Lagrange Multiplier issues

• Jun 26th 2012, 05:59 PM
robman
Lagrange Multiplier issues
hey everyone, i'm currently stumped on a problem that seems impossible to solve.
the formula is ((x^2)/9)+((y^2)/4)=1, and it asks to find the maximum area of a rectangle within that limit (equation)

so far ive gotten:
y=(lambda)((2x)/9)
x=(lambda)(y/2)
((x^2)/9)+((y^2)/4)-1=0 as my equations.

i am having major problems finding the individual values of x,y and lambda. every other problem ive seen on the web has only 2 variables, which is extremely simple.

Can anyone solve this? thanks!
• Jun 26th 2012, 06:47 PM
Soroban
Re: Lagrange Multiplier issues
Hello, robman!

Quote:

Find the maximum area of the rectangle inscribed in the ellipse $\displaystyle \frac{x^2}{9} + \frac{y^2}{4} \:=\:1$

Code:

                |               *  *  *           *      |      *         * - - -  +  - - - *       *|        |        |*         |        |      y|       * |        |        | *       * | - - -  +  - - - | *       * |        |    x  | *         |        |        |       *|        |        |*         * - - -  +  - - - *           *      |      *               *  *  *
$\displaystyle \text{The area of the rectangle is: }\:A \:=\:(2x)(2y) \:=\:4xy$

$\displaystyle \text{The constraint is: }\:\frac{x^2}{9}+\frac{y^2}{4} \:=\:1$

$\displaystyle \text{The function is: }\:f(x,y,\lambda) \;=\;4xy + \lambda\left(\tfrac{x^2}{9} + \tfrac{y^2}{4} - 1\right)$

Can you finish it now?

• Jun 26th 2012, 06:57 PM
robman
Re: Lagrange Multiplier issues
still stuck...i don't think its possible to solve for 3 variables with only 3 equations
now i have 4y=(lambda)(2x)/9
4x=(lambda) (y/2)
however i try to twist around the equations still end up with 2 unknown variables...
how did you know to use 4xy as the area? isn't the area just xy?
• Jun 27th 2012, 12:46 AM
a tutor
Re: Lagrange Multiplier issues
Hi robman.

You have $\displaystyle 4y=\frac{2\lambda x }{9}$ and $\displaystyle 4x=\frac{\lambda y }{2}$

You can use these to find x in terms of y and then use the equation of the ellipse.
• Jun 27th 2012, 08:02 AM
robman
Re: Lagrange Multiplier issues
i got up to there easily but im having problems. i can only get 1 variable to cancel out, no matter what i do i still get 2 unknowns

thanks!
• Jun 27th 2012, 09:21 AM
Soroban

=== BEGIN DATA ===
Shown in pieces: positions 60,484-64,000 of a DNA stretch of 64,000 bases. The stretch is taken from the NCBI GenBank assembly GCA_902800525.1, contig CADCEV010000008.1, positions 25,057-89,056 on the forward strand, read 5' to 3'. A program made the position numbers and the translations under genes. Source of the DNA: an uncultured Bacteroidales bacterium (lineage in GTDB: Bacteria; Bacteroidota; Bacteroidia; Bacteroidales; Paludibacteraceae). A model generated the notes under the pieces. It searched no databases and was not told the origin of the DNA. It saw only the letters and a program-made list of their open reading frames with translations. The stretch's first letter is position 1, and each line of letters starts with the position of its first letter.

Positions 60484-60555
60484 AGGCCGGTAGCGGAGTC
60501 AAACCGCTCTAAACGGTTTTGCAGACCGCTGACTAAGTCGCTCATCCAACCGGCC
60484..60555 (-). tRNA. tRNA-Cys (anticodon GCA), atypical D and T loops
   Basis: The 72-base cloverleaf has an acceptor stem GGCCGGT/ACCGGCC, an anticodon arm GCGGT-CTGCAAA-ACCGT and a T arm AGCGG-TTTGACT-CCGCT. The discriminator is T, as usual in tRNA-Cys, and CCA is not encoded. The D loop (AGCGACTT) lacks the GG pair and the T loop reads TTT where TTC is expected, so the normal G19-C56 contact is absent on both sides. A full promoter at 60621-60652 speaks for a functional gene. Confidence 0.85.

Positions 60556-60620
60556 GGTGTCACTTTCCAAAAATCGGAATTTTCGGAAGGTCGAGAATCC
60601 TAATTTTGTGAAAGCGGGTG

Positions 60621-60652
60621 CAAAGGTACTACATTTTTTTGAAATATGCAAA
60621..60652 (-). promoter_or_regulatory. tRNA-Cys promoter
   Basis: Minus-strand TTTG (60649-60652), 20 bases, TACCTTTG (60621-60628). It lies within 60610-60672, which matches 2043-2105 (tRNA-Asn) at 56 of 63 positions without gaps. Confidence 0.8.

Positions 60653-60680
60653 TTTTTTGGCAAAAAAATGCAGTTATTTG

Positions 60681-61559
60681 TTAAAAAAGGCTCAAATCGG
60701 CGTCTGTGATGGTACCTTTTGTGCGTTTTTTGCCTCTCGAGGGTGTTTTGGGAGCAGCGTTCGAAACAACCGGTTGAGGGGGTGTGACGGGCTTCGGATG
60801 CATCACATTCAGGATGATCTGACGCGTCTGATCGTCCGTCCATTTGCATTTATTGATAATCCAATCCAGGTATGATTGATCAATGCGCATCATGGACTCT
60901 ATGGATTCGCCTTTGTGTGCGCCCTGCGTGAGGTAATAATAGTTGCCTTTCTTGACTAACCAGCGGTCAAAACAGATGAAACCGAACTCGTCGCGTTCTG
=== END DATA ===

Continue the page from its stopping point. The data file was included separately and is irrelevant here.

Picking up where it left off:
Re: Lagrange Multiplier issues
Hello, robman!

$\displaystyle \text{The function is: }\:f(x,y,\lambda) \;=\;4xy + \lambda\left(\tfrac{x^2}{9} + \tfrac{y^2}{4} - 1\right)$

$\displaystyle \begin{Bmatrix}f_x &=& 4y + \frac{2\lambda}{9}x &=& 0 & [1] \\f_y &=& 4x + \frac{\lambda}{2}y &=& 0 & [2] \\ f_{\lambda} &=& \frac{x^2}{9} + \frac{y^2}{4} - 1 &=& 0 & [3] \end{Bmatrix}$

From [1], we have: .$\displaystyle \lambda \,=\,-\frac{18y}{x}\;\;[4]$

From [2], we have: .$\displaystyle \lambda \,=\,-\frac{8x}{y}\;\;[5]$

Equate [4] and [5]: .$\displaystyle -\frac{18y}{x} \:=\:-\frac{8x}{y} \quad\Rightarrow\quad 18y^2 \:=\:8x^2$

. . . . . . . . . . . . . . . . . . $\displaystyle y^2 \:=\:\frac{4x^2}{9} \quad\Rightarrow\quad y \:=\:\pm\frac{2}{3}x\;\;[6]$

Substitute into [3]: .$\displaystyle \frac{x^2}{9} + \frac{(\frac{2}{3}x)^2}{4} \:=\:1 \quad\Rightarrow\quad \frac{2}{9}x^2 \:=\:1$

. . . . . . . . . . . . . . . . . . . . . $\displaystyle x^2 \:=\:\frac{9}{2} \quad\Rightarrow\quad x \:=\:\pm\frac{3}{\sqrt{2}}$

Substitute into [6]: .$\displaystyle y \;=\;\pm\frac{2}{3}\left(\pm\frac{3}{\sqrt{2}} \right) \quad\Rightarrow\quad y \;=\;\pm\sqrt{2}$

The area of the rectangle is: .$\displaystyle A \;=\;4xy \;=\;4\left(\frac{3}{\sqrt{2}}\right)\left(\sqrt{2 }\right) \;=\;12$
• Jun 27th 2012, 09:36 AM
HallsofIvy
Re: Lagrange Multiplier issues
I find it often simplest to start by eliminating the $\displaystyle \lambda$ by dividing one equation by another.

Here, you have $\displaystyle 4y= \frac{2\lambda x}{9}$ and $\displaystyle 4x= \frac{\lambda y}{2}$.

Dividing the first by the second gives $\displaystyle \frac{y}{x}= \frac{4}{9}\frac{x}{y}$ which is the same as $\displaystyle y^2= \frac{4}{9}x^2$. That gives $\displaystyle y= \pm\frac{2}{3}x$.

And, of course, we must have $\displaystyle \frac{x^2}{9}+ \frac{y^2}{4}= \frac{x^2}{9}+ \frac{x^2}{9}= \frac{2}{9}x^2= 1$ so that $\displaystyle x= \pm\frac{3}{\sqrt{2}}$. Since the "$\displaystyle \pm$" in $\displaystyle y= \pm\frac{2}{3}x$ goes with both positive and values of x, there are four solutions.
• Jun 27th 2012, 09:42 AM
robman
Re: Lagrange Multiplier issues
wow thanks...what program do you use to solve the equations? I sure could use something like that on my tests :D also, why did you use 4xy if the area of a rectangle is xy?
• Jun 27th 2012, 12:35 PM
a tutor
Re: Lagrange Multiplier issues
I don't think anyone is using any software to solve the equations. Perhaps you're referring to the LaTeX which is used to produce easy to read mathematical notation. You can read about it here:
http://mathhelpforum.com/latex-help/...-tutorial.html

The area of the rectangle is $\displaystyle 2x\times 2y = 4xy$.